In representing employers, we can say this case highlights one of the challenges employers face in balancing their business objectives with employees’ religious beliefs.

Here, the hospital’s general vaccination policy is rationally related to patient health and safety, i.e., preventing the transmission of and complications from the flu. Whether an individual’s religious belief – nuanced or otherwise – is enough to receive an exemption from a workplace policy remains to be seen. But this case also underscores the importance of carefully responding to an employee’s request for a religious accommodation. We’ll continue to monitor this case.

For more information about complying with federal or Michigan employment law, contact attorney Jason Shinn. Since 2001, Mr. Shinn has focused on representing clients in employment matters in state and federal courts, and before the EEOC.

If Only Losing Pounds Were as easy as Losing a Weight Discrimination Lawsuit

Discrimination against overweight employeesCompanies employing individuals in Michigan are often surprised to learn Michigan law specifically prohibits weight discrimination.

Specifically, Michigan’s anti-discrimination statute, the Elliott-Larsen Civil Rights Act (ELCRA), prohibits an employer from failing or refusing to hire, discharge, or otherwise discriminate against an individual in employment because of weight. MCL 37.2202(1)(a).

But employees still must meet their evidentiary obligations to present a weight discrimination claim. If this burden is not satisfied, the suit will often be decided for the employer by way of motion rather than trial.

Plaintiff claims employer made repeated weight discrimination comments

This scenario recently played out in a suit involving a claim of weight discrimination. A dental hygienist sued (Harris v Hutcheson) claiming she was discriminated against and terminated due to her weight. To support her claim, she testified that the owner of the dental practice and co-defendant (Dr. Hutcheson) “always” commented about weight and health. She contended these comments showed his bias against overweight people:

  • Dr. Hutcheson discussed diet as a means of weight loss, including telling plaintiff she should eat only fruit before noon if she wanted to lose weight;
  • He commented that plaintiff was “waddling down the hall;
  • Dr. Hutcheson commented the weight around plaintiff’s neck caused her to have stripes around her neck when she tanned; and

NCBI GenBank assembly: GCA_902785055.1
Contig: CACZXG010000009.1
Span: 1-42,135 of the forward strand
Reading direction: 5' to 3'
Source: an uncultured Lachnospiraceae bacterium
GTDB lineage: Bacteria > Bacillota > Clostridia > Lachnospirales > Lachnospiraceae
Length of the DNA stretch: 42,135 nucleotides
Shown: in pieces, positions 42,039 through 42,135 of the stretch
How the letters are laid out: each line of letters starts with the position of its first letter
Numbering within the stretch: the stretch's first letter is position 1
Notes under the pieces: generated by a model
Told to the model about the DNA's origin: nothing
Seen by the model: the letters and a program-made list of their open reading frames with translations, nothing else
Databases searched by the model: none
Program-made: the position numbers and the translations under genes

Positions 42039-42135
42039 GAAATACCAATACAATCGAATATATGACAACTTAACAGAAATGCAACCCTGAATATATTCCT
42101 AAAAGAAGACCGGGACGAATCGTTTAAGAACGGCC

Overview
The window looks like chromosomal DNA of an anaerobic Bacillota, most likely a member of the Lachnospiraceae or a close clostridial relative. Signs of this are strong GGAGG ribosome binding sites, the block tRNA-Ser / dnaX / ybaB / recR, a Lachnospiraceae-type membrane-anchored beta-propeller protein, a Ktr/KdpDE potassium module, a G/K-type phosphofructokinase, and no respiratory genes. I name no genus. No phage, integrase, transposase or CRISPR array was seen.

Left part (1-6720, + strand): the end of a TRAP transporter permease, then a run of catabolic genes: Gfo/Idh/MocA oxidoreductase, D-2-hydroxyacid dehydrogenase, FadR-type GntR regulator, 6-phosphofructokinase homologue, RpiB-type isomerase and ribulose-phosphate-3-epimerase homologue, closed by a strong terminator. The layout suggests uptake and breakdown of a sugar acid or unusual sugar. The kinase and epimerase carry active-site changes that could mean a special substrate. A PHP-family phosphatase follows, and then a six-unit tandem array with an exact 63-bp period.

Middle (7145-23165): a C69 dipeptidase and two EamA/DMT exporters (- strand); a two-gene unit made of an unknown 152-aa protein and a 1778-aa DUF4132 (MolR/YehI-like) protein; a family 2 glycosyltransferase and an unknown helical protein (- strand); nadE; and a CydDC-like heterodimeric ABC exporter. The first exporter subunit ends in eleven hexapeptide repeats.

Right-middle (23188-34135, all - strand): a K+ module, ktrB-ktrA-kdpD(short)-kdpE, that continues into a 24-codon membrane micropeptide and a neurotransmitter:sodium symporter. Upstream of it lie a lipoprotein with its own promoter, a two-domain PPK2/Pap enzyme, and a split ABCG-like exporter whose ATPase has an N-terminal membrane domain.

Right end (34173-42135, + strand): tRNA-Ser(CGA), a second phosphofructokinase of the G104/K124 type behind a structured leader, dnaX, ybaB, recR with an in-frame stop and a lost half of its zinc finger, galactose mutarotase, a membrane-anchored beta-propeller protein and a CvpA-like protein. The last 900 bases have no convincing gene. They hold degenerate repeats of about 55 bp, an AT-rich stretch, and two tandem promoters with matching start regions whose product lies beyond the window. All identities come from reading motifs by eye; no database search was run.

• He expressed surprise that plaintiff worked out, which plaintiff inferred was a criticism of her weight.

Employer responds with non-discriminatory reason for termination

However, the Court did not find plaintiff was discriminated against due to her weight. Instead, the Court noted that plaintiff had been employed for 22 years. And in October 2012, a female dentist (Dr. Dyras) began working with defendants. Dr. Dyras repeatedly disagreed with plaintiff over patient care. These disagreements continued into August 2013. Dr. Dyras advised Dr. Hutcheson plaintiff should be terminated for insubordination. Plaintiff was later terminated at the end of August 2013.

With this background, the Court reasoned that even if a jury believed that defendant-Hutcheson made the statements identified by plaintiff, they did “not require the conclusion that unlawful discrimination based on plaintiff’s weight was at least a motivating factor in Hutcheson’s decision” to terminate her. Absent direct evidence of discrimination, plaintiff had to rely on what is referred to as the McDonnell Douglas framework.

McDonnell Douglas is – to simplify – like an evidentiary tennis match; a plaintiff must “serve up” evidence to establish a prima facie case of unlawful discrimination. The defendant then must respond to the evidence by returning a “legitimate, nondiscriminatory reason for their employment decision.” At that point in the volley, a plaintiff must respond to defendant’s evidence and show the reasons are not valid, but merely pretext for discrimination. Here, the plaintiff failed to win the point:

… there is no reasonable basis to infer that, after 22 years, Hutcheson suddenly decided to terminate plaintiff because of her weight or even in part because of her weight. Rather, it is plain that what had changed, and what motivated plaintiff’s termination, was Dyras’s arrival at the practice and her disagreements with plaintiff regarding patient care. While plaintiff maintains that insubordination was a mere pretext, there is nothing but her subjective claim of discrimination to establish that weight-related animus motivated Hutcheson’s termination decision.